Christian apologetics: What good is it?

Apologetics simply is a reasonable defense of the Christian faith. The word is derived from the Greek noun apologia and means “a defense.” Apologia and its verb form apologeomai are used nearly 20 times in the New Testament, often in the classic legal sense, but more importantly to describe the call of God to all believers to defend the Christian faith with gentleness and respect (1 Peter 3:15-16).

But how is sound doctrine applied practically? Put another way, what good is Christian apologetics?

Apologetics has at least four practical applications.
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Who are you to judge?

In the epistle of Jude, the author  describes certain false teachers as “merely natural, not having the Spirit” (v. 19). He seems to be stating plainly that these professing Christians are unbelievers. How can he make such a judgment?

Doesn’t Jesus say, “Do not judge, so that you won’t be judged” (Matt. 7:1)? Isn’t God the only one who may rightly search the hearts of people (Jer. 17:10)?

How can Jude possibly know that these interlopers are lost? Isn’t it possible they are merely deceived, or backslidden?

First, we should note that Jude describes these particular false teachers as “natural.” Literally, this means “animal-souled” and stands in contrast with “spiritual,” or “having the Spirit.” The apostle Paul describes the unbeliever as a “natural man” who “does not welcome what comes from God’s Spirit, because it is foolishness to him; he is not able to know it since it is evaluated spiritually” (1 Cor. 2:14).

Clearly, Jude and Paul are depicting people outside the kingdom of God. Jude’s use of the term psuchikos – soulish, sensual, animal-souled – describes them in sensual rather than spiritual terms.

As John MacArthur puts it, “His [Jude’s] materialistic description exposed them for who they really were – religious terrorists who lacked such internal qualities as a proper self-perception, the ability to reason, and a true knowledge of God. Even though the false teachers claimed a transcendental understanding of God, they did not know Him at all.”
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Was Jesus more than just a prophet?

Muslims believe Jesus was a prophet. In fact, they teach Jesus was one of the greatest of the 124,000 prophets Allah sent to mankind – second only to Muhammad, the final prophet of Islam.

The Qur’an mentions Jesus in more than 25 places, always with honor. Jesus is called the son of Mary, the Messiah, a servant of God, a messenger of God, a word from God, and a sign from God.

At the same time, the Qur’an denies the deity of Christ, as well as the elements of His saving work on the cross, including his death, burial, and resurrection.

But if Muslims revere Jesus as a prophet, we may rightly ask if Jesus ever prophesied about Himself. If so, did His prophecies come true? We have to go to the Bible for answers, for the Qur’an offers little in response.
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Should we pursue ghost adventures?

With Halloween fast approaching, it’s easy to see that ghosts are everywhere. They star in major motion pictures from The Shining to Scary Movie 2. Some ghosts are friendly (Casper) and some are frightening (Bloody Mary).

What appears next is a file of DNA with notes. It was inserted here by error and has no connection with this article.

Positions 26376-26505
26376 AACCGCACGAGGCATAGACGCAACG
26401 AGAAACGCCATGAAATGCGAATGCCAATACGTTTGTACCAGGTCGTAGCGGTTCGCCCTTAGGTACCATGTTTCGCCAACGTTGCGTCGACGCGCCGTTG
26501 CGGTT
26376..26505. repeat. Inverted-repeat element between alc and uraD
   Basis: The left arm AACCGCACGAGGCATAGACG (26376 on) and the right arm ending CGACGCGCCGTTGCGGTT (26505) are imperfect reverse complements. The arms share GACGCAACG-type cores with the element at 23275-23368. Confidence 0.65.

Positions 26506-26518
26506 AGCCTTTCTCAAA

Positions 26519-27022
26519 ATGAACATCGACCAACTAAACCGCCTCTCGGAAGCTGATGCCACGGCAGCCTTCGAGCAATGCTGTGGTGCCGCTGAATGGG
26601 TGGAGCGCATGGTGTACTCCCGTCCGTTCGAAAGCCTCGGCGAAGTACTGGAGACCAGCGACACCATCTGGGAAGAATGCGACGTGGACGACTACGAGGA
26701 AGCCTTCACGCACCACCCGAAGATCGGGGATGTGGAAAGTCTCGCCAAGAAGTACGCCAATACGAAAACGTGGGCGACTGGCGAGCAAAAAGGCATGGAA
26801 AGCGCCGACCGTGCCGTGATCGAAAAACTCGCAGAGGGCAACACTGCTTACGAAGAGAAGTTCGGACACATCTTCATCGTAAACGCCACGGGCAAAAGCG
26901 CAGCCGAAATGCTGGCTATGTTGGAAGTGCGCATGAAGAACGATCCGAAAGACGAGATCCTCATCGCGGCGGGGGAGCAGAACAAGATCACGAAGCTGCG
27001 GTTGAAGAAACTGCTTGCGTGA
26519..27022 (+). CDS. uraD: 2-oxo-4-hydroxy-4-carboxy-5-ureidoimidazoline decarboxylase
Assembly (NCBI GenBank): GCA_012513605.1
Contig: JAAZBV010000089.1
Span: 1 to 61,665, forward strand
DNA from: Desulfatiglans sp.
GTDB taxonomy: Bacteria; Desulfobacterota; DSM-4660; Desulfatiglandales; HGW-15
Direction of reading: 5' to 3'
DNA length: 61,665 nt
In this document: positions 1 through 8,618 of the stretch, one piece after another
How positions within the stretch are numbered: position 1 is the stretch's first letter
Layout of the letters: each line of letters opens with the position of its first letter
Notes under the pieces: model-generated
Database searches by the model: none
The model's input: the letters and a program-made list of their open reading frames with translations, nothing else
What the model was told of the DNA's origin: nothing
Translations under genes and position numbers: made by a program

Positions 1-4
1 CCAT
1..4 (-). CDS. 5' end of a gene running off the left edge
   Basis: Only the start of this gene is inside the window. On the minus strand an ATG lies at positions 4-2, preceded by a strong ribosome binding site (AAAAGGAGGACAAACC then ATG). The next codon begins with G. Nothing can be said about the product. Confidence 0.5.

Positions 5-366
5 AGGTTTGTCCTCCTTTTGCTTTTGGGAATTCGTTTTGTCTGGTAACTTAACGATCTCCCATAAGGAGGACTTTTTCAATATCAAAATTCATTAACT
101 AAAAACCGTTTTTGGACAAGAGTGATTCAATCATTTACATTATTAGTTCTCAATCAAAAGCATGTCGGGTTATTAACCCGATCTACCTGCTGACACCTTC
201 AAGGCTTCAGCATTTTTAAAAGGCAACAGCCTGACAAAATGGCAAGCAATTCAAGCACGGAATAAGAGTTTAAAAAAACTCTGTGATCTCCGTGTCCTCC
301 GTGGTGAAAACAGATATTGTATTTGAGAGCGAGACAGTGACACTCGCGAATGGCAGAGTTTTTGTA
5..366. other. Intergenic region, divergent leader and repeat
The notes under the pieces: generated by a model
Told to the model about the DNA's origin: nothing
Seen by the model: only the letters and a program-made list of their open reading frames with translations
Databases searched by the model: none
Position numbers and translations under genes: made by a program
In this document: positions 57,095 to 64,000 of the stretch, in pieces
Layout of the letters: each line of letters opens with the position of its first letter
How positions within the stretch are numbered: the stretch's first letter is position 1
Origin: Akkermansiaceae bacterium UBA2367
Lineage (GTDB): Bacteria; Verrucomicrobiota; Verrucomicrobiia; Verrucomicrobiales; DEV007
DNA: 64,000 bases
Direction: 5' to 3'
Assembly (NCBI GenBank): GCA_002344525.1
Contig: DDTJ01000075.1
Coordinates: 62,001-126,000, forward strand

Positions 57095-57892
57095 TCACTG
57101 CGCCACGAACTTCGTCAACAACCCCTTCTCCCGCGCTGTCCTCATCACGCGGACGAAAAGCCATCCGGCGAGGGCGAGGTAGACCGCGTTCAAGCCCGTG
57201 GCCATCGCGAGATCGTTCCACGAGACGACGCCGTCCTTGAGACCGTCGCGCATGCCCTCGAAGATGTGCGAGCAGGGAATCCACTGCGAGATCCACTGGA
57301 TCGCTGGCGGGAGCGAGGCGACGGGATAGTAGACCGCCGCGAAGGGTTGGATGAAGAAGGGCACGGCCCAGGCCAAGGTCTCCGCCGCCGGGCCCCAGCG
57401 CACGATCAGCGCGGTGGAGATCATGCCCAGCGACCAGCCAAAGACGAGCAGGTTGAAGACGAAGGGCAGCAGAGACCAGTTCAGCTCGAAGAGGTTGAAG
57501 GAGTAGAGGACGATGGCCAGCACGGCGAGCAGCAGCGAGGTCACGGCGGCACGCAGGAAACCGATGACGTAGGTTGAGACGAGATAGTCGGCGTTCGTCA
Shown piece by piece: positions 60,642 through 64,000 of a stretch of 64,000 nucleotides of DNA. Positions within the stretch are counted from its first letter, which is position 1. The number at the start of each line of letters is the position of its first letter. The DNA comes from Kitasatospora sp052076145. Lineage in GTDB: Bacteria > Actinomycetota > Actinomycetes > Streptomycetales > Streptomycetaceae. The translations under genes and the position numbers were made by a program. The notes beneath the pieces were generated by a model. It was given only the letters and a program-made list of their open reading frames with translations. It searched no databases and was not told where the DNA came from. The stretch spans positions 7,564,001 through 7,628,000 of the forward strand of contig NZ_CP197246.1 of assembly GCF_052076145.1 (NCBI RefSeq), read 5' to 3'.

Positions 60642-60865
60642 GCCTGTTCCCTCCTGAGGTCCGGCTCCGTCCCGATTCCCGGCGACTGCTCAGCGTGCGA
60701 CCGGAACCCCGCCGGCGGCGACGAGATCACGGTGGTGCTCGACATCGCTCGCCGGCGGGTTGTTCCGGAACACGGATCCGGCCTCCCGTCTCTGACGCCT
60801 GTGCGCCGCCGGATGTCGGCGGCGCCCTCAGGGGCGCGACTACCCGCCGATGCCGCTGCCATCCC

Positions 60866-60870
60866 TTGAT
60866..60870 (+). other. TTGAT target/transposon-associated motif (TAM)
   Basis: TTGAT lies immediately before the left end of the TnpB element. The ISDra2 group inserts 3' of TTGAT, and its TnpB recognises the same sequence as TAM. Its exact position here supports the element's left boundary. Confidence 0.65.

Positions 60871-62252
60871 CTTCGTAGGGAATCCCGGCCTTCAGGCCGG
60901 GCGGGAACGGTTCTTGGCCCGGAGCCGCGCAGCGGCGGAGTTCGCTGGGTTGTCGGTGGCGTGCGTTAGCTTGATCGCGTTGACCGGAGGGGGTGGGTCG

Popular television shows like Ghost Adventures use the latest technologies to “prove” that spirits of the dead are all around us – and want to make their presence known.

But is this true? The short answer is no. As Christians, we must gauge all truth claims by the Bible, the ultimate and unchanging measure of reality.
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You are glorified – part 2

This is the last in a series of excerpts from the new MBC resource, “What Every Christian Should Know About Salvation,” available at mobaptist.org/apologetics.

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As we learned in the last column, glorification is the means by which God fully reverses the effects of the Fall, purging sin and its stain from the created order. It involves the return of Jesus, the future resurrection and judgment of all people, and the creation of new heavens and a new earth.

The glory we experience now as Christ lives in us, and the glory we experience in death as our souls / spirits ascend into heaven, are partial works of glorification. But full glorification for followers of Jesus takes place when He calls our bodies from the grave and gives us incorruptible bodies similar to the body He bore when He rose from the dead.

Physical resurrection is the apogee of personal glorification, for in it we shrug off the last vestiges of sin that have clung to our mortal bodies. In glorification, the effects of the Fall are fully and finally reversed.

At the return of Christ, all who have died in the Lord are resurrected. Their souls / spirits, which are in heaven with Jesus, are reunited with their bodies, resulting in complete personal glorification; the body, soul, and spirit are fully conformed to the image of Christ and thus free of any effects of the Fall. Christians alive on the earth at the return of Christ are instantly transformed as they are given glorified bodies; at the same time, their souls / spirits are perfected as well.
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